Last weekend I had the privilege of making a three-hour drive by myself without the children. I got a lot of thinking and praying done (if you’ve commented on this blog, you were probably prayed for!). The trouble is, when I got home, I couldn’t remember any of my epiphanies!
So was that time of meditation worthless? Hardly. I think it’s all a part of this concept of renewing our minds. Our Sunday school teacher on Sunday talked about something that I’ve been thinking about.
If then you have been raised with Christ, seek the things that are above, where Christ is, seated at the right hand of God.
Set your minds on things that are above, not on things that are on earth. For you have died, and your life is hidden with Christ in God. When Christ who is your life appears, then you also will appear with him in glory.
Whenever I take the time to think about things that are above, I am obeying this command. Obedience is never a waste of time!
Put to death therefore what is earthly in you: sexual immorality, impurity, passion, evil desire, and covetousness, which is idolatry. On account of these the wrath of God is coming. In these you too once walked, when you were living in them.
But now you must put them all away: anger, wrath, malice, slander, and obscene talk from your mouth. Do not lie to one another, seeing that you have put off the old self with its practices and have put on the new self, which is being renewed in knowledge after the image of its creator. Here there is not Greek and Jew, circumcised and uncircumcised, barbarian, Scythian, slave, free; but Christ is all, and in all.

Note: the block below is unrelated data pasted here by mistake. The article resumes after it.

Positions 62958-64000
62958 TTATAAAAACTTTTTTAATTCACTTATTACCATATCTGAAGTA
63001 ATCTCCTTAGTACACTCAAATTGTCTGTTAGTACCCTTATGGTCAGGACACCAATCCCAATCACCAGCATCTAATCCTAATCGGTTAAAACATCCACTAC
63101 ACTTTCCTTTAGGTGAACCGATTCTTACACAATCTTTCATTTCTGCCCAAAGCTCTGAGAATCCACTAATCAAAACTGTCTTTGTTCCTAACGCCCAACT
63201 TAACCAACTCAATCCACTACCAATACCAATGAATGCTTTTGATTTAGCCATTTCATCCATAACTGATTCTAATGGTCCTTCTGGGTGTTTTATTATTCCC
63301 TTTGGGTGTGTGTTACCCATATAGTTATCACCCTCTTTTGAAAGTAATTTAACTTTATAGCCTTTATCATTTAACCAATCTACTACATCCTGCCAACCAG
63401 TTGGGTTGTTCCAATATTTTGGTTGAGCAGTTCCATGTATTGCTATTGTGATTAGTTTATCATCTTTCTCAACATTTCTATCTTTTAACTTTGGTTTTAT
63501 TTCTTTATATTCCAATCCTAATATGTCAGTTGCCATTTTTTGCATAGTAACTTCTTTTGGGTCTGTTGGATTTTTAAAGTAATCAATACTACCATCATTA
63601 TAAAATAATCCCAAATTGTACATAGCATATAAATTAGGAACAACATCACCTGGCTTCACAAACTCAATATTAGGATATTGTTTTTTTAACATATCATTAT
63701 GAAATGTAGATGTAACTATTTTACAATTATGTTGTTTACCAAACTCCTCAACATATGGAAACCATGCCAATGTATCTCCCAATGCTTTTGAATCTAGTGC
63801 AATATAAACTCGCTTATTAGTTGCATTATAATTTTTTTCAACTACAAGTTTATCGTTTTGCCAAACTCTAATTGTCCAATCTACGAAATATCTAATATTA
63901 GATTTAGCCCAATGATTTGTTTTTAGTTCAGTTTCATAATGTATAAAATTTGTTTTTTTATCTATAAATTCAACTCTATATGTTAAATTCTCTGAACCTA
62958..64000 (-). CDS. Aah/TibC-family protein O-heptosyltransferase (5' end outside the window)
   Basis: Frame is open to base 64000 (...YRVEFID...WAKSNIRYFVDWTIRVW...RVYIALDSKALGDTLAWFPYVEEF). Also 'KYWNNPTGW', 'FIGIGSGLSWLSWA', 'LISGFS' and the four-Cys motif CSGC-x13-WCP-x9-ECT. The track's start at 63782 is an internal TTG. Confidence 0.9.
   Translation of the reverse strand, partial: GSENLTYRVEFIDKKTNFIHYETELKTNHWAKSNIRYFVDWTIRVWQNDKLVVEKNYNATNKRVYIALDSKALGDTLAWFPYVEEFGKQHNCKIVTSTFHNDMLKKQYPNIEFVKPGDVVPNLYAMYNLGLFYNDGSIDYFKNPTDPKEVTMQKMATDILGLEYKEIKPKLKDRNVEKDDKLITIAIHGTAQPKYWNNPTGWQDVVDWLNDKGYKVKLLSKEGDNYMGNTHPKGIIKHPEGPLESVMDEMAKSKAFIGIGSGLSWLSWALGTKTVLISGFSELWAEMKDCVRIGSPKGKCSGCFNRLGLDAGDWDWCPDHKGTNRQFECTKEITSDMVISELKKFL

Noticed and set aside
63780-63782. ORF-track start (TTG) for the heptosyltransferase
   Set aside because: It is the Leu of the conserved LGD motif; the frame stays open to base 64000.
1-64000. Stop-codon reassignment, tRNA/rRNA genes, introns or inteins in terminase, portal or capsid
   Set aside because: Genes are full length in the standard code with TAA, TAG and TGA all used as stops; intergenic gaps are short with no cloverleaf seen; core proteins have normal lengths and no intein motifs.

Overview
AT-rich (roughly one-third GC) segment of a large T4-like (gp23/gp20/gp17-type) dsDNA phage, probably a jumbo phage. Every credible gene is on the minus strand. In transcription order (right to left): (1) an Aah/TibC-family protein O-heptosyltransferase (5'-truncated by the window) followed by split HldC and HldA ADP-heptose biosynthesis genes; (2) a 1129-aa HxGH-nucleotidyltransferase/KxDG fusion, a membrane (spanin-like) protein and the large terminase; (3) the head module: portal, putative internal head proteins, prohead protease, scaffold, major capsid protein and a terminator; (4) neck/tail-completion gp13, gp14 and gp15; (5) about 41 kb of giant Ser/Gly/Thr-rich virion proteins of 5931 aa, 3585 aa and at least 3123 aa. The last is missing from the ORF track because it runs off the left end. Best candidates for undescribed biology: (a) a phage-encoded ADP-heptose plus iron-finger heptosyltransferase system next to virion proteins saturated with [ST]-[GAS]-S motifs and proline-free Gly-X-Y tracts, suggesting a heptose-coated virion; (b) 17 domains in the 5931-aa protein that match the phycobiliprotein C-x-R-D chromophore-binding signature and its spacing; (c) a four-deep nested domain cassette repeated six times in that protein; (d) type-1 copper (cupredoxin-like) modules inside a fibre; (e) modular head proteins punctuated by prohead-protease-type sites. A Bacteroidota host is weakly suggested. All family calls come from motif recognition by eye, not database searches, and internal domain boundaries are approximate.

Here is the renewing the mind in knowledge that is a crucial step in putting off the bad stuff, and putting on the good stuff. Knowledge isn’t the only part, but it is a part! In other words, good intentions, or a desire to do right isn’t enough. I have to be willing to take the time to renew my mind. Then I can put on the things I need, and boy do I need these things:
Put on then, as God’s chosen ones, holy and beloved, compassionate hearts, kindness, humility, meekness, and patience, bearing with one another and, if one has a complaint against another, forgiving each other; as the Lord has forgiven you, so you also must forgive. And above all these put on love, which binds everything together in perfect harmony. And let the peace of Christ rule in your hearts, to which indeed you were called in one body. And be thankful.
Let the word of Christ dwell in you richly, teaching and admonishing one another in all wisdom, singing psalms and hymns and spiritual songs, with thankfulness in your hearts to God. And whatever you do, in word or deed, do everything in the name of the Lord Jesus, giving thanks to God the Father through him.
This last part has been helpful for me, and the part that I’ve been trying to put into practice this week. This week I’ve been working on some memory verses. Our Sunday school teacher pointed out, letting the word of Christ dwell in us is in the context of the rest of the chapter. In other words, right relationships among husbands and wives, parents and children, and employers and employees flow from the Word of God dwelling in us.